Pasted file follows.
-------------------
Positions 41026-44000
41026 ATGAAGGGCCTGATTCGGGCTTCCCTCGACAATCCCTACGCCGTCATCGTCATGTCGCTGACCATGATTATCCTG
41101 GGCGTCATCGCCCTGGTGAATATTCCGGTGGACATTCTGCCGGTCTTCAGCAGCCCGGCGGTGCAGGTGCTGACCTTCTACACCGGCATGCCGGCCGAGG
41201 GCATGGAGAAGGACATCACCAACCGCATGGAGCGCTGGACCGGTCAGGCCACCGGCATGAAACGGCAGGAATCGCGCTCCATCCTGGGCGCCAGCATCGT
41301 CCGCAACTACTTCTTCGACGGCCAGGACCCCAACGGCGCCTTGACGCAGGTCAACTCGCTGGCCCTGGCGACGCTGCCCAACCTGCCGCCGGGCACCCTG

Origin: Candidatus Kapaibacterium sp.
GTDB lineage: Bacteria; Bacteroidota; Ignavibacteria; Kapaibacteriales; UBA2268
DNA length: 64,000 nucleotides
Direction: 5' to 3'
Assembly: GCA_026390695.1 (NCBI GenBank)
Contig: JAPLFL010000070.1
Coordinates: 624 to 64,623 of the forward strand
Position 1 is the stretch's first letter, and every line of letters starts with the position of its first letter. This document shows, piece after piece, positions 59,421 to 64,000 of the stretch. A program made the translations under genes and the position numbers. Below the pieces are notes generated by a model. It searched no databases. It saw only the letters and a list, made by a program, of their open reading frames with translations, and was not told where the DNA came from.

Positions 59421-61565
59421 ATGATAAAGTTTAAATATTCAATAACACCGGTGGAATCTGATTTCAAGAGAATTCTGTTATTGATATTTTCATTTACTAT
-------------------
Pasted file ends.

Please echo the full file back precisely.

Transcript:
Positions 41026-44000
41026 ATGAAGGGCCTGATTCGGGCTTCCCTCGACAATCCCTACGCCGTCATCGTCATGTCGCTGACCATGATTATCCTG
41101 GGCGTCATCGCCCTGGTGAATATTCCGGTGGACATTCTGCCGGTCTTCAGCAGCCCGGCGGTGCAGGTGCTGACCTTCTACACCGGCATGCCGGCCGAGG
41201 GCATGGAGAAGGACATCACCAACCGCATGGAGCGCTGGACCGGTCAGGCCACCGGCATGAAACGGCAGGAATCGCGCTCCATCCTGGGCGCCAGCATCGT
41301 CCGCAACTACTTCTTCGACGGCCAGGACCCCAACGGCGCCTTGACGCAGGTCAACTCGCTGGCCCTGGCGACGCTGCCCAACCTGCCGCCGGGCACCCTG

Origin: Candidatus Kapaibacterium sp.
GTDB lineage: Bacteria; Bacteroidota; Ignavibacteria; Kapaibacteriales; UBA2268
DNA length: 64,000 nucleotides
Direction: 5' to 3'
Assembly: GCA_026390695.1 (NCBI GenBank)
Contig: JAPLFL010000070.1
Coordinates: 624 to 64,623 of the forward strand
Position 1 is the stretch's first letter, and every line of letters starts with the position of its first letter. This document shows, piece after piece, positions 59,421 to 64,000 of the stretch. A program made the translations under genes and the position numbers. Below the pieces are notes generated by a model. It searched no databases. It saw only the letters and a list, made by a program, of their open reading frames with translations, and was not told where the DNA came from.

Positions 59421-61565
59421 ATGATAAAGTTTAAATATTCAATAACACCGGTGGAATCTGATTTCAAGAGAATTCTGTTATTGATATTTTCATTTACTAT